Strengthening technology in Indonesia’s seaweed sector

How does MARI Oceans work with farmers?

man posing for a photo
Pak Asdar Marsuki is Farm Site Manager at MARI Oceans

MARI Oceans helps seaweed farmers in Southeast Asia by providing business expertise, financing and start-up input

MARI Oceans seeks to support farm business development, starting with providing seeds, financing, production facilities, and then providing knowledge and upskilling farmers. MARI also provides harvesting, post-harvest facilities, processing to packaging facilities, including market intermediaries. Ultimately, I would like to have a processing unit as well, which provides added value.

What challenges do seaweed farmers face?

When farmers are asked, their first answer is money, second is the price of seaweed, and third is infrastructure. Farmers also need better drying facilities, rather than drying seaweed in front of their homes or on roads.

Technology is also very necessary, especially to determine weather and water conditions. Technology can also help us adjust to market demands, giving farmers certainty in their operations. Real-time data is needed to let farmers know what to expect and what to do.

There must also be a special government program to fund seaweed cultivation. Policies should not only favor large corporations, but also include the management of coastal areas.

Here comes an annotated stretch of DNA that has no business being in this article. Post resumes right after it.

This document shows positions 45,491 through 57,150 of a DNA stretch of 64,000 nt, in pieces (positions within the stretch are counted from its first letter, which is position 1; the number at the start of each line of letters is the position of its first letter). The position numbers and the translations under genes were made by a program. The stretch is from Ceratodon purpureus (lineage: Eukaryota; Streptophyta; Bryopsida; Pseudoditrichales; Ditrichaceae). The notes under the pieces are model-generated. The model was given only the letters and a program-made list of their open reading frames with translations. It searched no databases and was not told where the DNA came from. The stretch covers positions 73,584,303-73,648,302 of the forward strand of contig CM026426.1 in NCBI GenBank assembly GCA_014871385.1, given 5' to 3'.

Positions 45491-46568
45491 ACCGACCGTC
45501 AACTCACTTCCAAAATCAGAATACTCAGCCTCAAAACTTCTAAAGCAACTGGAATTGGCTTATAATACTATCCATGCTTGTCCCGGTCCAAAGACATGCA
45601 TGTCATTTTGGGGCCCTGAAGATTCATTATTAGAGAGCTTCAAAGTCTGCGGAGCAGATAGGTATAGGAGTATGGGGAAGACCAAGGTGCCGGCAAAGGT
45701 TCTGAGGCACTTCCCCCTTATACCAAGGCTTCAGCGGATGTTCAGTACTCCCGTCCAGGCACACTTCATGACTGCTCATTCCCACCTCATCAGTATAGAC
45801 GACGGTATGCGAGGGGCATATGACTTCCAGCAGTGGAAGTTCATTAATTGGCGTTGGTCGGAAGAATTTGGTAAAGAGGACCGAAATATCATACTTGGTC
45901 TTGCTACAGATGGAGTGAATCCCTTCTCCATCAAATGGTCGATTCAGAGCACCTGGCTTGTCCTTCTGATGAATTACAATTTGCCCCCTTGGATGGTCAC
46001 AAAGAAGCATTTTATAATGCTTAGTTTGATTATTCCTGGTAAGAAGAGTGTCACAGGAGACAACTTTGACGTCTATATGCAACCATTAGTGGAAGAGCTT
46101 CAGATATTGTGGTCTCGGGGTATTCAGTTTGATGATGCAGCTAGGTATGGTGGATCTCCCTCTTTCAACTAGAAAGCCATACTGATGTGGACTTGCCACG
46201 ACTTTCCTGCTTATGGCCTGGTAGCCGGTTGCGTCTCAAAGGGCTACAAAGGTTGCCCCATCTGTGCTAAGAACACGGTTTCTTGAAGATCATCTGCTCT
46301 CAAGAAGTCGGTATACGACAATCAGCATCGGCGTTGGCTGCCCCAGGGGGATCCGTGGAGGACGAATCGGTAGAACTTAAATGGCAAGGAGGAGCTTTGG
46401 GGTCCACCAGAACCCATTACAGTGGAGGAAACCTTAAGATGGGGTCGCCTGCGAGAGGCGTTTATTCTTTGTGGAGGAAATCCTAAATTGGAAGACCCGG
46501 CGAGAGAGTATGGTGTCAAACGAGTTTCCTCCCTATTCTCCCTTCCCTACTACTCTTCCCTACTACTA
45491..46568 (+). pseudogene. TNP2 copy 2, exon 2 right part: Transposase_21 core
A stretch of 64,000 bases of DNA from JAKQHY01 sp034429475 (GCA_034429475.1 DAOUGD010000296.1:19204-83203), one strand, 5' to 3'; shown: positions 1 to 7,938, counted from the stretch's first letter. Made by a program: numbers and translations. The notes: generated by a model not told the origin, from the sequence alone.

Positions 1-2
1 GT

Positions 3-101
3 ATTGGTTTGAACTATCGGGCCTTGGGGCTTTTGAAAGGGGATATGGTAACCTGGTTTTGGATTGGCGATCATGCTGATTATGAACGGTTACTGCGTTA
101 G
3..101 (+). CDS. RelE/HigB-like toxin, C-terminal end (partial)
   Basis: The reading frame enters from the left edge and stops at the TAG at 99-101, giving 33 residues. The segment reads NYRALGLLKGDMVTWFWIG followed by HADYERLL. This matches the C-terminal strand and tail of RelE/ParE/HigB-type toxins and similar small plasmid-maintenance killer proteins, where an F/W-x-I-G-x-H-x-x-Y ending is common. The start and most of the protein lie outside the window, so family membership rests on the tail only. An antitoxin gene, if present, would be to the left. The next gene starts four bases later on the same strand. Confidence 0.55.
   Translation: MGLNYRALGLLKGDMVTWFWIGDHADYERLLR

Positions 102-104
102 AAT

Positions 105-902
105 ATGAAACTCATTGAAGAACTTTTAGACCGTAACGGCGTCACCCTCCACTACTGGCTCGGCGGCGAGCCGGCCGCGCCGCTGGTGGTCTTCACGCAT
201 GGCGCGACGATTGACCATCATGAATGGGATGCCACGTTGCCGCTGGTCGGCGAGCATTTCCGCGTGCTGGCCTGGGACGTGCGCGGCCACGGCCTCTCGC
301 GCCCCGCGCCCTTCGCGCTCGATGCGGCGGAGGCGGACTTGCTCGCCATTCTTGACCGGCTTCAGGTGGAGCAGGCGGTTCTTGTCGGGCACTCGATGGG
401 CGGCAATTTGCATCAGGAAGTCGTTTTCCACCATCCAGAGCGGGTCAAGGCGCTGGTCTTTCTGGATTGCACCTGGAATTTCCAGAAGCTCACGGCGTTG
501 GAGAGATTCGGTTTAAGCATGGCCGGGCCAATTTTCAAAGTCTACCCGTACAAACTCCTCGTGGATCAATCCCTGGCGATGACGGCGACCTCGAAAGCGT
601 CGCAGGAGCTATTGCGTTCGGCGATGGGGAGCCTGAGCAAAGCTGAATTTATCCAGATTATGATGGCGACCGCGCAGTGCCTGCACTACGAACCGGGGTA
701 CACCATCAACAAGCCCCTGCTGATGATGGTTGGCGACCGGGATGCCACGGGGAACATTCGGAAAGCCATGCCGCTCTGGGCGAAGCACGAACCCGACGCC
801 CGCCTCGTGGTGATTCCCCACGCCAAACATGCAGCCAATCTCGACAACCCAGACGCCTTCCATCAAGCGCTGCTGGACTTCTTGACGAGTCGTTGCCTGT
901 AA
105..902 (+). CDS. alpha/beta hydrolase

Has the use of Xylem’s Ai1 sensor made a big difference for your farmer?

There are many factors to consider in training. With the support of IoT tools, farmers can keep up with changes—not every month or every season, but new data coming in every 15 minutes.

If farmers are trained on the factors that affect seaweed growth, they can make sense of the data and make informed decisions. For example, if salinity drops by a certain amount, they should know the types of diseases or pests that will appear and how they can mitigate them.

Farmers are very happy with this tool as it helps them make predictions in changing conditions. What we need to improve in the future is a tool that can provide SMS alerts.

What did you learn from Bone’s pilot project?

Innovations that improve farmers’ business and living standards in terms of income, health and education are still needed. We also need to get young people interested and involved in the business. That’s why we drive technology and innovation.

What does your daily routine in Bone consist of?

Meet with farmers to discuss their business developments and monitor their fields. I also coordinate with supporting agencies such as ATI, Makassar Polytechnic, Fisheries Polytechnic, Hasanuddin University and National Government.

I think in the future the area could become a Fisheries Technology Park, supporting technology, education, research and business. The community cannot do this alone, it needs the support of other stakeholders, including the government.

two people in a boat
Asda Marsuki works closely with seaweed farmers in Bone, South Sulawesi

If farmers are trained on the factors that affect seaweed growth, they can understand the data and make informed decisions